Out of Control Policy Blog

Green Jobs Illusion

When Democratic Governor Jennifer Granholm entered the governor's mansion, she promised to turn Michigan's economy around with an investment in high-tech, green jobs. Well, things haven't turned out so well. Over the last decade, the state has seen 870,000 jobs disappear, 632,000 on her watch. How many jobs does the governor's office claim it has "created" using tax incentives, abatements, and other inducements? According to the Washington Post:

Four years ago, Jennifer M. Granholm set out to remake her state, which took an exceptional walloping with the decline of the auto industry, as a pioneer in creating environmentally friendly jobs. Today, however, jobs are still disappearing much faster than she can create them, raising questions about how long it will take Michigan and other hard-hit states to find new industries to employ their workers.

Since taking office in 2003, Granholm has created 163,300 positions, her office says. She expects that a recent infusion of more than $1 billion from the Obama administration aimed at nurturing car battery and electric-vehicle projects will generate 40,000 more positions by 2020.

In the past decade, however, as the auto industry has grown smaller, Michigan has lost 870,000 jobs -- about 632,000 of them during Granholm's tenure. The number is expected to reach 1 million by late next year, the end of her term.

Personal charisma (or Karma) isn't enough to turn an economy around. Indeed, elected officials probably can do very little to steer an economy. The best they can hope for is to create a general business climate that supports investment and entrepreneurship.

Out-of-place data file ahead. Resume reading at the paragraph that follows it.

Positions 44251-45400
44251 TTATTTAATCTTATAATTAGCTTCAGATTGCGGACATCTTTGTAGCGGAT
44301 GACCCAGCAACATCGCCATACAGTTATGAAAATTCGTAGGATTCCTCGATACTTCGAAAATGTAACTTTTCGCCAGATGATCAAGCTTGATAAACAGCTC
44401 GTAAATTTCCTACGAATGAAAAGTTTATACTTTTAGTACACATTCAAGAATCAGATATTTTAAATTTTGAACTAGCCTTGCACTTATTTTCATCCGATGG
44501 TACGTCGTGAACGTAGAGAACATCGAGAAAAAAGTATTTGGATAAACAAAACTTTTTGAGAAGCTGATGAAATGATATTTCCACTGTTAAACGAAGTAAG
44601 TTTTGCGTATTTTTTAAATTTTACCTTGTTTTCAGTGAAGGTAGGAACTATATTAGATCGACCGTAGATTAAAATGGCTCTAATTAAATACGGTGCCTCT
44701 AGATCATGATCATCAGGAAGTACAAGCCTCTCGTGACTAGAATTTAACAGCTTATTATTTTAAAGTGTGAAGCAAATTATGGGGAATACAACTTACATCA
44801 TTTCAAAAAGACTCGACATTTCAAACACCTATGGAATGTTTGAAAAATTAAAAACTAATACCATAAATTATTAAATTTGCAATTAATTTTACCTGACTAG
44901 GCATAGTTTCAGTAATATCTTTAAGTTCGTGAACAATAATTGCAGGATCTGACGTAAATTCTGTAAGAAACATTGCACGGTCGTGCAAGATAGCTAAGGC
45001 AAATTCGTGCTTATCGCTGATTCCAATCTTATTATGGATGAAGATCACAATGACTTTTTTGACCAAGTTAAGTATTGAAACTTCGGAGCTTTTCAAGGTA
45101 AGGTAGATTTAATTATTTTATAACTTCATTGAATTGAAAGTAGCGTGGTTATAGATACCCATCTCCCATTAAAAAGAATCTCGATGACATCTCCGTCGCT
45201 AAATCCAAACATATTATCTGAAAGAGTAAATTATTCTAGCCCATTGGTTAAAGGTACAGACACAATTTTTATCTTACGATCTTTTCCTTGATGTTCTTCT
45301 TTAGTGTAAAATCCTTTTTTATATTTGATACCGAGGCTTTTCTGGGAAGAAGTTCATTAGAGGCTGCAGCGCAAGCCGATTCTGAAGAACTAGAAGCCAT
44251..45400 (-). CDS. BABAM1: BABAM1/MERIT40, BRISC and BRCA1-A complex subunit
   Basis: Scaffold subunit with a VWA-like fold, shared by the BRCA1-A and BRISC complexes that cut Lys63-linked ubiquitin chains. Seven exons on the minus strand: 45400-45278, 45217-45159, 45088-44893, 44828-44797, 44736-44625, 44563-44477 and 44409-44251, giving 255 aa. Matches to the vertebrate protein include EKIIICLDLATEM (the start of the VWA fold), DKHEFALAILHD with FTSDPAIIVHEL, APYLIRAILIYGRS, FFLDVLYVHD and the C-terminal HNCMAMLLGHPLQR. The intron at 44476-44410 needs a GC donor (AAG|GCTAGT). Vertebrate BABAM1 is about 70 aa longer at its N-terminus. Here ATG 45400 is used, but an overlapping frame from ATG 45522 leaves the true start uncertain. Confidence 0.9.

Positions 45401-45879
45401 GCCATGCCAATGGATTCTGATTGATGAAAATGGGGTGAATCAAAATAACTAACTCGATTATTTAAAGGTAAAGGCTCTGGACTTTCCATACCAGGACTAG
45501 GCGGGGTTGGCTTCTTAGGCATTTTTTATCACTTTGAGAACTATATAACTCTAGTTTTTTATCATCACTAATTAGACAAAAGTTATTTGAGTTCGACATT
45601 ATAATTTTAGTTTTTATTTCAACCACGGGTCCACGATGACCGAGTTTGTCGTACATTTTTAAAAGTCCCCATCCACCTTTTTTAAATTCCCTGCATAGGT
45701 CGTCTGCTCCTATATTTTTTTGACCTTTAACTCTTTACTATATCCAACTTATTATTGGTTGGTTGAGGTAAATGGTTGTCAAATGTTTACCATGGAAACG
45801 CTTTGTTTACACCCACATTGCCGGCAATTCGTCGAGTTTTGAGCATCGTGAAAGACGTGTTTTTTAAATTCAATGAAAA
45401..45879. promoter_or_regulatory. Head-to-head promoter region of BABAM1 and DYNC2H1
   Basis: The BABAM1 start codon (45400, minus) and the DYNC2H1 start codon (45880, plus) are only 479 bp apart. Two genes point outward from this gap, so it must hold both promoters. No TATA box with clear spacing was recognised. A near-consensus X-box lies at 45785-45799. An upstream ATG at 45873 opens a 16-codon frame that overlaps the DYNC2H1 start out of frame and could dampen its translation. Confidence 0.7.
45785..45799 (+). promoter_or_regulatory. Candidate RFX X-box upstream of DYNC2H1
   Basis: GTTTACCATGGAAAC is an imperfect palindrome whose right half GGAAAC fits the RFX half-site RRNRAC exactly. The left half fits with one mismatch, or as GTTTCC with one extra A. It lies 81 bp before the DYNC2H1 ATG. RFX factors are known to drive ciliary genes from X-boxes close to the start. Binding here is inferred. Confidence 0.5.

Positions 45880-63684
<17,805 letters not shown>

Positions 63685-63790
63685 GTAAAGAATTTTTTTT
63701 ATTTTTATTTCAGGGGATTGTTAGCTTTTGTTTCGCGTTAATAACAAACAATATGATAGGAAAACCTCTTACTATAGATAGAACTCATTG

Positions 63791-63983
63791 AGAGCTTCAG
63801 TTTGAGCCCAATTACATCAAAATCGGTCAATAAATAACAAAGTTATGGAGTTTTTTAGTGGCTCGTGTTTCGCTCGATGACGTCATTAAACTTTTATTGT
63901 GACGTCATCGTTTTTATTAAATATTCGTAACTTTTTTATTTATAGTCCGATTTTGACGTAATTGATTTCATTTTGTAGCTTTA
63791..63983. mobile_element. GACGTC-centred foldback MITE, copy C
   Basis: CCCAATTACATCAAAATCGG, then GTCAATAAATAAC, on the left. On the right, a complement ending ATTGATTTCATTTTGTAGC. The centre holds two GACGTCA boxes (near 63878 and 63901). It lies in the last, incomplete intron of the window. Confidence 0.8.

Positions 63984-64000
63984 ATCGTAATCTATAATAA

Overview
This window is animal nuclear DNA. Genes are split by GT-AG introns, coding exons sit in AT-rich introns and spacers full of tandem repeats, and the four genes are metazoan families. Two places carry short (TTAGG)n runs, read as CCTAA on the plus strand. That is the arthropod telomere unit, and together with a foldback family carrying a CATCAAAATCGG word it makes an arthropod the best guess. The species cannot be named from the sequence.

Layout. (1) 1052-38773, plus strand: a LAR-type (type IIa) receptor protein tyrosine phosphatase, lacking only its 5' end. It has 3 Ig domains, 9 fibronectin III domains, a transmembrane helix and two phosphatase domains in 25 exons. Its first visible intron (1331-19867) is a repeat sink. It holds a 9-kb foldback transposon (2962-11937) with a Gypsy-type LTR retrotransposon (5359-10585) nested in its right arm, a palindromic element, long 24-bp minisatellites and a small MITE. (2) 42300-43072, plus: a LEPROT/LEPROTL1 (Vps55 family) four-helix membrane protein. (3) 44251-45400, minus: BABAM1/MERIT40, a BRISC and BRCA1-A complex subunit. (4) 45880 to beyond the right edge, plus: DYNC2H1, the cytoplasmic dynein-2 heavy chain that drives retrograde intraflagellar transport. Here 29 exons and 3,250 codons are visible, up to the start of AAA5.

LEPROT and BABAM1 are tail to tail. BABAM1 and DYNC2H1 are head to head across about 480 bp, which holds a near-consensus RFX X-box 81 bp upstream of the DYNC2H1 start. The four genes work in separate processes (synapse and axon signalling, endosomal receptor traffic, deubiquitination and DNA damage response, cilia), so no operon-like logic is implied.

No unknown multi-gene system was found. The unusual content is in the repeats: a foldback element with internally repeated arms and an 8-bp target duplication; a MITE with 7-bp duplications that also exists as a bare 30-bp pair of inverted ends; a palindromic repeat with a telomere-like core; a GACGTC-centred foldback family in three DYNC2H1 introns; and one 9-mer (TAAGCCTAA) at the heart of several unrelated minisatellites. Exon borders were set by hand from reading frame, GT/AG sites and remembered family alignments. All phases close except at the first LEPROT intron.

The Mackinac Center for Public Policy has chronicled the poor performance of Michigan's state economic development agency for years. The Center's most recent report notes:

The record, however, shows that most of the promised jobs [from the Michigan Economic Development Corporation] never come to pass. Specifically, the Mackinac Center analysis found that job promises contained in MEGA tax credit agreements are actually more than triple the eventual job counts: For every 1,000 jobs that the MEDC announces, only 294 are created.

Moreover, the jobs that do appear are actually associated with a net employment loss. The study found that giving $1 million in tax credits to manufacturing firms was associated with the loss of 95 manufacturing jobs in the counties where the projects were located.

MEGA has awarded over $324 million in tax credits since 1995 — out of $3.3 billion offered — and has already ramped up its operations. In just the first six months of 2009, MEGA entered into agreements promising up to $1.7 billion in future tax credits.

MEGA does not improve Michigan's economic prospects, because
it does not change the institutions that govern Michigan's economy.
Instead, it changes the rules only for a small percentage of Michigan businesses. Jobs "created" through MEGA deals equal just 0.45 percent of jobs in this state. True, this is only one of the state's programs, and it offers dozens more at the state and local level. But experience with other programs shows they are also questionable.

So much for the optimistic projections of industrial policy advocates. If it can't work in Michigan, what makes them think it will work on the national level?

Samuel Staley is Research Fellow


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